Me on the Map is a project I’ve been working on with Jan Derbyshire for the past 2 years. We started jamming together about how to tie together kids’ experiences of urban living, civic responsibility and inclusivity in a way that is interesting and fun. Our process involves a lot of talking.
We have inevitable concentration breaks. You know, those times when the conversation turns away from the task at hand to small talk about shows, or books, or gossip, or sporting events.
Jan and I talk about parenting.
Being mothers is part of our shared territory – and it makes sense that we talk about child-rearing. I maintain that you can glean information about any project you’re working on by stepping back and observing the process. Although, ‘process’ isn’t quite the right word. I don’t mean the methodology. I’m talking about the social patterns and small rituals that develop within an ensemble as part of the group dynamic.
Me On the Map is a show for kids. It’s about asking kids to consider what the built environment says about the values held by their communities. More than that: we want kids to know they can – and must – imagine the neighbourhoods and cities they would like to live in. We want to empower kids to find ways to manifest those ideas; they can be agents for change in their communities.
To me, this is also part of my job as a parent.
So while Jan and I talk about disciplining toddlers and communicating with teenagers, about sleepless nights and the daily practice of letting go, we are also talking about the show. We’re talking about how our bright, shining children become engaged, empowered adults. We’re not talking about shaping our kids, but rather, how to open up a space for kids to grow into, and to own.
We aim to create an experience that all kids can participate in, but the truth is that not all kids experience an event or performance in the same way. In fact, I’m banking on it.
I’m working with the assumption that each kid will be showing up with their own point of view based on their personal history, interests, abilities, etc – just like grown-ups. By setting up the right environment – the “rules of the world”, as Jan calls them – we can create a space where the kids must negotiate the differences between them and come to some sort of collective decision. We want the kids to have to make arguments, to listen, to disagree and to find compromise. These are the building blocks of civic engagement.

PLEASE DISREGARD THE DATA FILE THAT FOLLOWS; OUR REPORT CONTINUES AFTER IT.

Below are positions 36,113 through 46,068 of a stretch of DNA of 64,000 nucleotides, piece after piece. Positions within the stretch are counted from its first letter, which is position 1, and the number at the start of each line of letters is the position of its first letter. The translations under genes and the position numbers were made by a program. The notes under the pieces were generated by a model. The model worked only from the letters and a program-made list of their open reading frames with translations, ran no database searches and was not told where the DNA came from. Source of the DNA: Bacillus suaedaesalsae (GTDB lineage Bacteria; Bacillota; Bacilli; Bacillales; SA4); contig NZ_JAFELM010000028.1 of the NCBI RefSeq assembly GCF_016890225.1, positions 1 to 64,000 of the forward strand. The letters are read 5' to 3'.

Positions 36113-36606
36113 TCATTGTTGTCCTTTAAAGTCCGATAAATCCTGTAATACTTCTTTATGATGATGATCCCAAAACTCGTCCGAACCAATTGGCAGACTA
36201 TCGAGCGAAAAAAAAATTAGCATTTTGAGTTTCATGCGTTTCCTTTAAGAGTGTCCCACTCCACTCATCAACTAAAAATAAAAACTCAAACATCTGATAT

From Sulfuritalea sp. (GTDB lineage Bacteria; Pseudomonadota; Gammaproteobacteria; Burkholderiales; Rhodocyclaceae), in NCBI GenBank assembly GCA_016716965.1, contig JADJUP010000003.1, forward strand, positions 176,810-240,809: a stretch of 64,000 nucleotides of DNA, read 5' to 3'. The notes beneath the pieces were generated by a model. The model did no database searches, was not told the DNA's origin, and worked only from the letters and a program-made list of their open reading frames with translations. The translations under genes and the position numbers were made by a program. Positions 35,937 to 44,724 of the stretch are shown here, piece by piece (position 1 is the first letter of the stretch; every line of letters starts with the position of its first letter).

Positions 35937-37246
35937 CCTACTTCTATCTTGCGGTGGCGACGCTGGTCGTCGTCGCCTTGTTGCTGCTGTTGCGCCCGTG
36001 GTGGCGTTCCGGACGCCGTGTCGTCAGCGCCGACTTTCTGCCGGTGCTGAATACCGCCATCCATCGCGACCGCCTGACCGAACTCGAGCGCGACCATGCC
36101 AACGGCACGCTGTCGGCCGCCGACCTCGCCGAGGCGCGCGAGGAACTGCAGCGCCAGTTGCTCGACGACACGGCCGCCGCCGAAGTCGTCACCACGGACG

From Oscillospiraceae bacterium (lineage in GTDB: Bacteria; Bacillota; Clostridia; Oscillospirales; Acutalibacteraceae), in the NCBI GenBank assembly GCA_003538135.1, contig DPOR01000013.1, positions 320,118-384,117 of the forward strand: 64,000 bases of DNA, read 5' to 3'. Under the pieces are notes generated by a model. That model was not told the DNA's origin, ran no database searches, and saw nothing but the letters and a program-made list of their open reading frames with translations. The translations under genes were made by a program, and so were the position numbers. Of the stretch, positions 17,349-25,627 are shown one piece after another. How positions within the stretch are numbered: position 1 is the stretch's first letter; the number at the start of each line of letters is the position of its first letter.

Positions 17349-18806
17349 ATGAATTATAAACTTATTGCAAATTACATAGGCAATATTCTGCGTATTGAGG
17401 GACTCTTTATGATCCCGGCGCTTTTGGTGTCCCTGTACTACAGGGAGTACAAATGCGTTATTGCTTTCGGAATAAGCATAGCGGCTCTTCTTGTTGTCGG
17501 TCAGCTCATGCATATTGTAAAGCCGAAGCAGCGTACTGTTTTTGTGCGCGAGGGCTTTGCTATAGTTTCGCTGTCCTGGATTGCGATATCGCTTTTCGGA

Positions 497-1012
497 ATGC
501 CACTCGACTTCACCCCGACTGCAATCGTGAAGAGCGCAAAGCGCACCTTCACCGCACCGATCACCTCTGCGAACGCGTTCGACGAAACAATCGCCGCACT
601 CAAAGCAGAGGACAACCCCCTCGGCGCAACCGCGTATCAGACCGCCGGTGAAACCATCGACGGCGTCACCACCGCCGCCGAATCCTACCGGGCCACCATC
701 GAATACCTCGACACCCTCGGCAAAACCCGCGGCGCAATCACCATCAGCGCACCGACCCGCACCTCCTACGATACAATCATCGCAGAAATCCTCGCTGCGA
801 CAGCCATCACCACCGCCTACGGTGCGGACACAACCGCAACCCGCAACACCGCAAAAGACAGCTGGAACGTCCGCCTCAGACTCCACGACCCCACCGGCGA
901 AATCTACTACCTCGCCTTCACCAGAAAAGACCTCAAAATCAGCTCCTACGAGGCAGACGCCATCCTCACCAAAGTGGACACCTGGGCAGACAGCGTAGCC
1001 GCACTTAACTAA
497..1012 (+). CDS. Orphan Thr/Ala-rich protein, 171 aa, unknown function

How are we going about doing this?
By incorporating these building blocks into our own creative process. And by inviting other folks into our process who know things we don’t. Specifically, a mechanical engineer/industrial designer and a software developer.
Working with creative professionals in other fields is making us ask questions to which we have no answers. In previous creation processes, I think I’ve cheated by asking questions I already had an idea of how to answer. While I don’t know the nuances of lighting design, I can imagine how lights can make a space look and feel. The same for conventional design elements like set, sound and costumes. Conversations could revolve around what as possible, and what was affordable.
But I really don’t know anything about software functionality or game design. So I’m finding the conversations between our group of collaborators stays open, longer. The ideas are wilder, bolder. This is also something I’m learning from Jan. To put all the ideas out there; don’t be shy. We may not get to The Idea immediately, but we may find the idea that leads us to The Idea.
This notion of sharing and conversation is a new, radical approach to creation process. In fact, I’m stealing it from my Progress Lab pals in Vancouver.
Progress Lab, at the very beginning, was the brainwave of Kim Collier and the Electric Company that pulled together the creation-based companies and the artists who run them. In a series of hands-on sessions, each company led a show and tell on how they created new work. The sessions went so well that the group continued to meet-up for dinners, to hang out, to discuss hot topics and dream big. And it was out of this synergistic stew that Hive was born, and from there Obstructions and from there… who knows.
Is there something about this process or approach that is inherently feminist?
While Me On The Map doesn’t engage primarily with women’s issues, our objective is to promote equality and self-determination within civic discourse for all citizens. The capitalist notions of competition, property and ownership are part of the expression of patriarchy. I argue that sharing knowledge, cooperating and building consensus through conversation are strategies infused with a female world view.
By engaging kids in a participatory show that deliberately embeds (without naming) a feminist world view and approach, Me On The Map has the potential to have significant and long-lasting impact. The greater awareness among kids of the notion of citizenship will, hopefully, lead to greater civic engagement, higher voter participation and – ultimately – safer communities.
What better legacy could we leave for our kids?